Guidance on home compared with hospital haemodialysis for patients with end-stage renal failure

National Institute for Clinical Excellence
Record ID 32003000006
Authors' objectives:

To provide guidance on the use of home compared with hospital haemodialysis for patients with end-stage renal failure.

Authors' recommendations: Guidance: This document provides guidance on the location in which haemodialysis is carried out; it does not address the wider issues of frequency of dialysis sessions and how haemodialysis compares with other forms of renal replacement therapy. These recommendations are applicable only to those patients who, after detailed assessment of all their treatment options, have been defined as being suitable for haemodialysis. 1.1 It is recommended that all suitable patients should be offered the choice between home haemodialysis or haemodialysis in a hospital/satellite unit. 1.2 In general, patients suitable for home haemodialysis will be those who: - have the ability and motivation to learn to carry out the process and the commitment to maintain treatment - are stable on dialysis - are free of complications and significant concomitant disease that would render home haemodialysis unsuitable or unsafe - have good functioning vascular access - have a carer who has (or carers who have) also made an informed decision to assist with the haemodialysis unless the individual is able to manage on his or her own - have suitable space and facilities or an area that could be adapted within their home environment. 1.3 A full assessment of the patients clinical needs, social circumstances and home environment is necessary to determine his or her suitability for home haemodialysis. In order to make an informed choice about the location of haemodialysis that is most suitable for their particular circumstances, patients and all potential carers should be fully informed regarding what is involved in the different options, and the potential impact on their lives and those of their households should be discussed. All potential carer(s) should be given the opportunity to express their views independently of the patient. An opportunity to review the decision to proceed or continue with home haemodialysis should be available in the event of any change in circumstances. 1.4 Patients currently treated in hospital who are potentially suitable for home haemodialysis on clinical grounds, but who have not previously been offered a choice, should be reassessed and informed about their dialysis options. 1.5 Patients performing haemodialysis at home and their carers will require initial training and an accessible and responsive support service. The support service should offer the possibility of respite hospital/satellite unit dialysis as required.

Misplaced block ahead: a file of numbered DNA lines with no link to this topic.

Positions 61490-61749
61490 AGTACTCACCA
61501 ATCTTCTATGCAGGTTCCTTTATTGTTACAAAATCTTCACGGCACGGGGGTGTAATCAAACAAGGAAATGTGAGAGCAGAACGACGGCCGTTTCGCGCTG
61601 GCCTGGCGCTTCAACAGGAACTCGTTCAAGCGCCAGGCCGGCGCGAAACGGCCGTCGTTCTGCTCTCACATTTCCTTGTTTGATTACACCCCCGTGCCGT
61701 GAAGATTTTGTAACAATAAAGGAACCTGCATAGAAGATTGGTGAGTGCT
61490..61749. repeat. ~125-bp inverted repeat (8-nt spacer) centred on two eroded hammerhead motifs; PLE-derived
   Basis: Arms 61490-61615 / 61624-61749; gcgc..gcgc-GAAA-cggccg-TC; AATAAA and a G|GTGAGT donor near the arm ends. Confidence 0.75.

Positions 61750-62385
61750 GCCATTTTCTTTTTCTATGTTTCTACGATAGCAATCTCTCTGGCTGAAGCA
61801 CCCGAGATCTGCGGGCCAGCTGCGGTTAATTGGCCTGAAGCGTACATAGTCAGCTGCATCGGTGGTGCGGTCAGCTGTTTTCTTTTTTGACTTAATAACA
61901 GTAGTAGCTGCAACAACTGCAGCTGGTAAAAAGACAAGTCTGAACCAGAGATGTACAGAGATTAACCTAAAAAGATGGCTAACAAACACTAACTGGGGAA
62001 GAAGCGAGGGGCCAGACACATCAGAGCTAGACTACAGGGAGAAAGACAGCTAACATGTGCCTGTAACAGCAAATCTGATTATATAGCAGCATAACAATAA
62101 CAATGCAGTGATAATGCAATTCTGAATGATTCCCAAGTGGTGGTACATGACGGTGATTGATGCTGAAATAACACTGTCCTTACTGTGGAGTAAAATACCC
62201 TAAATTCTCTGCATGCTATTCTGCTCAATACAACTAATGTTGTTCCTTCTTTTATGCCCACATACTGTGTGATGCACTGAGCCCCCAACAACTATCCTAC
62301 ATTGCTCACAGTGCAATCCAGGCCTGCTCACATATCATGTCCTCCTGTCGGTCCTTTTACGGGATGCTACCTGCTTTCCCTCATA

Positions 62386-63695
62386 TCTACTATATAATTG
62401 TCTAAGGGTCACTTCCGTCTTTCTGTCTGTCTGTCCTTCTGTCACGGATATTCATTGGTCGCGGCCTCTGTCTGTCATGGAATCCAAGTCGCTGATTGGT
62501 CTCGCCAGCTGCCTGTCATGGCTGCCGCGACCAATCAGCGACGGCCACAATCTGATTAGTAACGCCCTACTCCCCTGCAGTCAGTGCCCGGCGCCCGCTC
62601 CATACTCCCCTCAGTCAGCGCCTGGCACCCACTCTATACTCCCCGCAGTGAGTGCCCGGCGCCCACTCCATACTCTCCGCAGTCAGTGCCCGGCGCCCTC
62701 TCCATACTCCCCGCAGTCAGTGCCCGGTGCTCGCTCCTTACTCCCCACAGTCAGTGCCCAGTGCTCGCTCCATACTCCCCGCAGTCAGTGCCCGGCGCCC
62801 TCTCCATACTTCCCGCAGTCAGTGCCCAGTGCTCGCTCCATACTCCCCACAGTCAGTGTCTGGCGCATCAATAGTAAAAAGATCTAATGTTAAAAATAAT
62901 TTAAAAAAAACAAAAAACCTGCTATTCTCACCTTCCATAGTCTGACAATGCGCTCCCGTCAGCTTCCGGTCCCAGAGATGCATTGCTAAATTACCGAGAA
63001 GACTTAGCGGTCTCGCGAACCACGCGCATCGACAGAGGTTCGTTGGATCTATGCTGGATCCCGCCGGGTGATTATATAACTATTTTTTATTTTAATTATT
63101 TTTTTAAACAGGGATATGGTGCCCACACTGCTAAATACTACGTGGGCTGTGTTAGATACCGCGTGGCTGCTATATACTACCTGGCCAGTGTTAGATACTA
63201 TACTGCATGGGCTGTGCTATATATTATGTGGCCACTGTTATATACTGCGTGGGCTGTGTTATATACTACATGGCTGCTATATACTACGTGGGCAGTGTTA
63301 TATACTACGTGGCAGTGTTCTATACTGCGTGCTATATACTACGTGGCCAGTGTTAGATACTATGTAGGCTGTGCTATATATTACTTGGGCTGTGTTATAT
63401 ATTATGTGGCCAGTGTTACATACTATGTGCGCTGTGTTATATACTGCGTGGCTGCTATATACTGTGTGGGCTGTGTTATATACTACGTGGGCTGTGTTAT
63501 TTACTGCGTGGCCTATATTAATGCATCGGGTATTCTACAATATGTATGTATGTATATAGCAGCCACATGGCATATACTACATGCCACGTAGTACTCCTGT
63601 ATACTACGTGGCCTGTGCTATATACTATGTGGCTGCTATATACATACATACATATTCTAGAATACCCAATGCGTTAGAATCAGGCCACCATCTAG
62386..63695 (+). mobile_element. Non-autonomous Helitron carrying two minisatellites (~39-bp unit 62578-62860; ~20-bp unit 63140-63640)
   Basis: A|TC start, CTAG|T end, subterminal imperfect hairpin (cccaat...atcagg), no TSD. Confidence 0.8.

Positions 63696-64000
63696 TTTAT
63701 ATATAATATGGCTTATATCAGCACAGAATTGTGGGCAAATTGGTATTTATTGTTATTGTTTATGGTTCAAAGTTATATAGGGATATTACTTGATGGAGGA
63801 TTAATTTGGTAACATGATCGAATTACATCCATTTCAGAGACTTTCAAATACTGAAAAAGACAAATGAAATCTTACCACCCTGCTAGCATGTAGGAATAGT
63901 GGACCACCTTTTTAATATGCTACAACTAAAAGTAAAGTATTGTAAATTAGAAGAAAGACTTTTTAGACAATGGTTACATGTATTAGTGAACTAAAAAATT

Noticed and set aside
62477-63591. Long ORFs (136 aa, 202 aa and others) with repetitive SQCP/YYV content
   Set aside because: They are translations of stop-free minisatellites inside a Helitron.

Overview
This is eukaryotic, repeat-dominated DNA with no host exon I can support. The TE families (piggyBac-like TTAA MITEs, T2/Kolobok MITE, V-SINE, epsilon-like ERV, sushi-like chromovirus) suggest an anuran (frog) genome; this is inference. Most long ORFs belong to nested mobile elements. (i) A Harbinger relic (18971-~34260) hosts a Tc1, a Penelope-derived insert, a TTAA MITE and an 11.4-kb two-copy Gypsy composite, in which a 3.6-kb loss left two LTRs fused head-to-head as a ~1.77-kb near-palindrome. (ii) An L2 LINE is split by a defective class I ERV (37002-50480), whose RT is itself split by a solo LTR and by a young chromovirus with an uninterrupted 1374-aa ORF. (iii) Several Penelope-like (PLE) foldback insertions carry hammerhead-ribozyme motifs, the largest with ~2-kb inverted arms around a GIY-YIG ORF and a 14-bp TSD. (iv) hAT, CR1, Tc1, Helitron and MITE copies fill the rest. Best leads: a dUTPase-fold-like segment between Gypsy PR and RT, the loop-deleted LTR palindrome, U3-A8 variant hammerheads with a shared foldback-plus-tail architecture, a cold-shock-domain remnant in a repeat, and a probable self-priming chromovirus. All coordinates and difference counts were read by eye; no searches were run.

Authors' methods: Systematic review
Project Status: Completed
Year Published: 2002
English language abstract: An English language summary is available
Publication Type: Not Assigned
Country: England, United Kingdom
MeSH Terms
  • Renal Dialysis
Organisation Name: National Institute for Clinical Excellence
Contact Address: MidCity Place, 71 High Holborn, London WC1V 6NA, UK. Tel: +44 020 7067 5800; Fax: +44 020 7067 5801
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Copyright: National Institute for Clinical Excellence (NICE)
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